The Observant feat states:

You have a +5 bonus to your passive Wisdom (Perception) and passive Intelligence (Investigation) scores.

To my knowledge, nowhere else in the rules is there discussion regarding a passive Intelligence (Investigation) score.

Furthermore, on D&D Beyond, the Passive Intelligence (Investigation) is included under the character's Senses akin to Darkvision or Blind Sight.

Several illusion spells include language along the lines of:

Can use its action to (do something to see through the illusion) and must succeed on an Intelligence (Investigation) check against your spell save DC.

Does the creation of a Passive Intelligence (Investigation) by the feat constitute a scenario of specific beats general rule whereby any illusion that can be defeated by an investigation check automatically fails if the save DC is lower than the passive score created by the feat?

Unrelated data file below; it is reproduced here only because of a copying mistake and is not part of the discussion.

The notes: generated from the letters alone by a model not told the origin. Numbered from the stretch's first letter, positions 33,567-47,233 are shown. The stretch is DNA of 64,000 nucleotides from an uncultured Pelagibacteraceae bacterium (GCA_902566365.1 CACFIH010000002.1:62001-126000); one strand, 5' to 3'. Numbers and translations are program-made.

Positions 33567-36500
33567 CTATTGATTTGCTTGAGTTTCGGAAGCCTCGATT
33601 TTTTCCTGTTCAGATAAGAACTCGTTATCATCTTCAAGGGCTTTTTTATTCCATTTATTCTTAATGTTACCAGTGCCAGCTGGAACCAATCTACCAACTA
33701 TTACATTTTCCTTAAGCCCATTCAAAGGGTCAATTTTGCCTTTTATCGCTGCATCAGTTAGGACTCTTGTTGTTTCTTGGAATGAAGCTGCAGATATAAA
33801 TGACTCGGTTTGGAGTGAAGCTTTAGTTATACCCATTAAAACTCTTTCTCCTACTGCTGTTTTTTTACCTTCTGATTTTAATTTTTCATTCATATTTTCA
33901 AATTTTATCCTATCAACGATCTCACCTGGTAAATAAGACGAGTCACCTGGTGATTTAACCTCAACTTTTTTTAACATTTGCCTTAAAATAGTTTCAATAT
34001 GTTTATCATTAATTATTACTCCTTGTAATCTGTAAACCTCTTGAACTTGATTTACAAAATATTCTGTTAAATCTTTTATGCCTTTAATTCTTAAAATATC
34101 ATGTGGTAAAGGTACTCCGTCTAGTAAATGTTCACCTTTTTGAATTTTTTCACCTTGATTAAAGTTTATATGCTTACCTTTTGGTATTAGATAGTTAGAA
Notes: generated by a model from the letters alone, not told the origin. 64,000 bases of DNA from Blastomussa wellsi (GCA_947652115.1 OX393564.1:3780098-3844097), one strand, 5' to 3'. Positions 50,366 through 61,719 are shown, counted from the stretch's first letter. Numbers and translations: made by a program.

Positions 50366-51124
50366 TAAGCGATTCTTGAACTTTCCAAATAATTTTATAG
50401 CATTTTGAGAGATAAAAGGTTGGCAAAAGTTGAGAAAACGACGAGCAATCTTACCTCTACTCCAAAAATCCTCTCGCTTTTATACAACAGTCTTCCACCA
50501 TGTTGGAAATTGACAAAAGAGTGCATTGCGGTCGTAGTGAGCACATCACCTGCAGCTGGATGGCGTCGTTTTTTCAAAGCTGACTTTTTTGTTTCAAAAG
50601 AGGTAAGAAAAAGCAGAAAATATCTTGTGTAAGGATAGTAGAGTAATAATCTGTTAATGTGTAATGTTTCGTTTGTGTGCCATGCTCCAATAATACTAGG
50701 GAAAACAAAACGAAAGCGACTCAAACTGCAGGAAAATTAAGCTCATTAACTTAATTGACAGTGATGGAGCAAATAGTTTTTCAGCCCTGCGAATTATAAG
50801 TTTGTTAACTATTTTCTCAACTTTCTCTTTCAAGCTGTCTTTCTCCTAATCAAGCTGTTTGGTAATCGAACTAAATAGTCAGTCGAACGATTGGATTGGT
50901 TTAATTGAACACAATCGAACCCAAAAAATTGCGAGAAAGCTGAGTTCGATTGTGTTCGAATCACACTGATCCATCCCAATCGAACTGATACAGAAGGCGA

1 Answer 1



Specific beats general in this case would apply to the spell description specifying that an action is required to investigate the illusion.

The general rule is that an ability can be used passively, which is true whether a character has the observant feat or not.

The popular passive Wisdom (Perception) check is actually just one example of many possible uses of the general Passive Checks rule PHB 175.


A DM at their discretion may decide that any character has sufficient intelligence to discern reality from illusion. Encountering illusions in a particular campaign maybe sufficiently routine that the DM decides to use the Passive Check rule, and in such a case the observant feat may aid in overcoming the illusion.


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